The village Senopi is located in the centre and lowland of the northern Birdshead Peninsula, near the Tamrau Mountains. Traveling from Manokwari to Senopi is possible by 4x4 car. The road between Manokwari and Senopi is rough in the mountains but has been improved compared to three years ago. In the plains around Senopi new bridges were built over the rivers to avoid problems with the usual "banjirs". Unfortunately Pastor Yan was no longer in Senopi, however, the hospitality of the people of Senopi was heartwarming again and the team could stay again in the guesthouse, which is quite luxurious for the area. Lientje was cooking and prepared a hornbill (burung tahun) for dinner. The weather had been very dry during the last period which resulted in low numbers of moths, however, many good and new species were found.


During the stay in Manokwari trips were made to Warkapi, Maripi, Gunung Meja and the waterfall near the airport. Father Tromp is the head of the secondary school Villanova in Manokwari. He had useful information about the situation in Senopi. At one of the last days in Manokwari a demonstration of collecting at light was arranged on Villanova for about 40 students who were very interested.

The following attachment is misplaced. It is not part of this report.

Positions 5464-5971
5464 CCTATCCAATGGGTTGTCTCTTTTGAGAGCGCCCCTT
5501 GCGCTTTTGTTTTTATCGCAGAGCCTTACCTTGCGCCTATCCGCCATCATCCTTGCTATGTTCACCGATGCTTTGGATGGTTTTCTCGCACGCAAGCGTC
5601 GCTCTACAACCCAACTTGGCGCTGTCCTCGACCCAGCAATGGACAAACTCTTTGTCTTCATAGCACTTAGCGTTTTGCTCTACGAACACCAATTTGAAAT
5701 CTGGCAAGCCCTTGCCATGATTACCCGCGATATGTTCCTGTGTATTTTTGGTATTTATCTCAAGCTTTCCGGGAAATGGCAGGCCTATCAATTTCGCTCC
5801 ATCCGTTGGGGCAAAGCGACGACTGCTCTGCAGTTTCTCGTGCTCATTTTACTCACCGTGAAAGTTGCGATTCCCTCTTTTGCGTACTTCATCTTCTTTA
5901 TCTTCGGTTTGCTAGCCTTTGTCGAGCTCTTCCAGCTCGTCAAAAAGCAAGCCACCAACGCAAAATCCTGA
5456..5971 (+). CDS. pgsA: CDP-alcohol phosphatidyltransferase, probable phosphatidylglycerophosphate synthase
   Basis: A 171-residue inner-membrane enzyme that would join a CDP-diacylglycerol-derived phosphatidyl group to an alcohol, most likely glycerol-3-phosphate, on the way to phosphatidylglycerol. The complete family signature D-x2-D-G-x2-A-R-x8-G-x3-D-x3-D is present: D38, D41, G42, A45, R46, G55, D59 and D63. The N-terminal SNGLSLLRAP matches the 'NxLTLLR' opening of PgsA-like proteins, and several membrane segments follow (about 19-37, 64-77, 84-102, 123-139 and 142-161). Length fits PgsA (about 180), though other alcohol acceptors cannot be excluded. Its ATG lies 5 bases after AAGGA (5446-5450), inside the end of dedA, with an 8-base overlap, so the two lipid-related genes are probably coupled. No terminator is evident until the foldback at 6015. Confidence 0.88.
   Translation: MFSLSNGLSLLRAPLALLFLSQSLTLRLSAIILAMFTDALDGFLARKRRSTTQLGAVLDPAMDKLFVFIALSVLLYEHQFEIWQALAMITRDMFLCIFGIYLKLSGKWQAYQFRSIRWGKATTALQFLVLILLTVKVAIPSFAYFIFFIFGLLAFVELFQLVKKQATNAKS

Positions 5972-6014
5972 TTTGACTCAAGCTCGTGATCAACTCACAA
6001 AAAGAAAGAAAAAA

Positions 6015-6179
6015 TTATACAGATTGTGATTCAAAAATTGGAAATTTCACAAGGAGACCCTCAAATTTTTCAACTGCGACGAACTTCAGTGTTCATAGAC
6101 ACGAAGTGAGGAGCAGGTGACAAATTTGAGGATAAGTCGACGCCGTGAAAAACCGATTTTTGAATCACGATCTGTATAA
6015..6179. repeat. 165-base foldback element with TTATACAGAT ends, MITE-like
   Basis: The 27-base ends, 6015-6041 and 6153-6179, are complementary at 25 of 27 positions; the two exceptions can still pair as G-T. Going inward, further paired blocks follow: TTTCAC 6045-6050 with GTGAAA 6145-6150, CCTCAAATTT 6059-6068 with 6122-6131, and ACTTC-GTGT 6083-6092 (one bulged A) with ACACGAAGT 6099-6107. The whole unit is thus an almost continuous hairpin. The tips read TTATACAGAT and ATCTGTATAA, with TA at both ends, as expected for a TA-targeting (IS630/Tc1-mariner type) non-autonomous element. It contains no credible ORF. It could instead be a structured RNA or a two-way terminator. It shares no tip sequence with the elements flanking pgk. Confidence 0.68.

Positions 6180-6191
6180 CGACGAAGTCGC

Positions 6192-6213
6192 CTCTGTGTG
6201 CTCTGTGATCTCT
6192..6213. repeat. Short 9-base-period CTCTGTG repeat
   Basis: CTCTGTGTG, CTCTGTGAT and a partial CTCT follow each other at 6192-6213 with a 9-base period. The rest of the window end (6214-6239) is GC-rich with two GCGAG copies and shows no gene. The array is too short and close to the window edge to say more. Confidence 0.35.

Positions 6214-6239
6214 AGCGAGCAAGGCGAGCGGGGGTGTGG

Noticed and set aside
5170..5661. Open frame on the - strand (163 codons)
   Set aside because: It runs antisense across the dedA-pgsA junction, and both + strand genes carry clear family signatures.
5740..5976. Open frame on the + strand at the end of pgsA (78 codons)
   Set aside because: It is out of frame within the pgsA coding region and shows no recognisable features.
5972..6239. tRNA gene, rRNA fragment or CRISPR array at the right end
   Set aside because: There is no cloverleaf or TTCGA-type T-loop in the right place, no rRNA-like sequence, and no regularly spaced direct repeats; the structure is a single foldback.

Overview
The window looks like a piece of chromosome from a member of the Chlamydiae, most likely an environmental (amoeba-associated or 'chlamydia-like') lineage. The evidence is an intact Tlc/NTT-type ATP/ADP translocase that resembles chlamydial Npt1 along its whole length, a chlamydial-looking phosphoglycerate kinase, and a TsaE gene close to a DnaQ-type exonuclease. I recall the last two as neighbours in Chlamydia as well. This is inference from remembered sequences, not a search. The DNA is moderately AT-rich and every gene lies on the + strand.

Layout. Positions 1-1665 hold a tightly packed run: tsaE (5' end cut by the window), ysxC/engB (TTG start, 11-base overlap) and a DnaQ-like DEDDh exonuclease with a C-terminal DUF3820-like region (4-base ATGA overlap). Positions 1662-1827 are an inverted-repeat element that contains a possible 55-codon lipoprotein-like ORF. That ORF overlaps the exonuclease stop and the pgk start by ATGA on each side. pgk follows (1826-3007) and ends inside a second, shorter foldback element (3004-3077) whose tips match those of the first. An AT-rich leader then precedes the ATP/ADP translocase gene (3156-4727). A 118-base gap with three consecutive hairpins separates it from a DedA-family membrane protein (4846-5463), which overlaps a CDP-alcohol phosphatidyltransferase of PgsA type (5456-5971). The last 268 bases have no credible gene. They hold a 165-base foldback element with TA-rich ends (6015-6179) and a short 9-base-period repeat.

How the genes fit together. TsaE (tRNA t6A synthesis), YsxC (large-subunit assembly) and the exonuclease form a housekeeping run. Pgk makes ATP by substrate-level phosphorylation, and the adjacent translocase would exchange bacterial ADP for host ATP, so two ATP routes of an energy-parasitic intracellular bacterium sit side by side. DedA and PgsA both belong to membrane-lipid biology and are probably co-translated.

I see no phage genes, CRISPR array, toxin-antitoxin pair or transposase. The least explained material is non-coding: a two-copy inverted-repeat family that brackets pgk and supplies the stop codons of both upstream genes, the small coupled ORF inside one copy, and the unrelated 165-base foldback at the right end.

News on the website


All pages with new pictogram buttons

The above depicted pictogram buttons replaced the old blue buttons, which should make surfing and navigating through the website much easier. The pictograms should speak for themselves which function they have and if not, the text in it will do.

Thumbnail pages

As usual new thumbnail galleries have been added to the website and more are yet to come. Renovations and corrections in the website are part of a daily practice to keep the website up to date and are ongoing. Here follows a list of the major novities on the website since last newsletter. Minor changes are numerous and you will understand that we cannot list those.


Of the insects pages the following list shows the new or renewed checklists


We hope that contributors who promissed us a checklist of their insect group will soon send it to us for preparing. If you have additional information or a new family to add to the website please contact the webmaster.

Available thumbnails at this moment are:


Appeal for more information on other insect groups and items for the next newsletter

At the moment we have contact with more than 50 entomologists in the world who more or less contribute to our website or promissed to do so. We would appreciate your cooperation to provide us of information and checklists of your specialism concerning New Guinea in general or Papua Indonesia in particular. If you know of some other specialists who potentially could be interested to contribute to our website, please let him/her know of us or inform us.

If you have interesting news or information to put in the next newsletter you are very welcome to. Please contact the webmaster to deliver and discuss your contribution.

We rely and depend on you!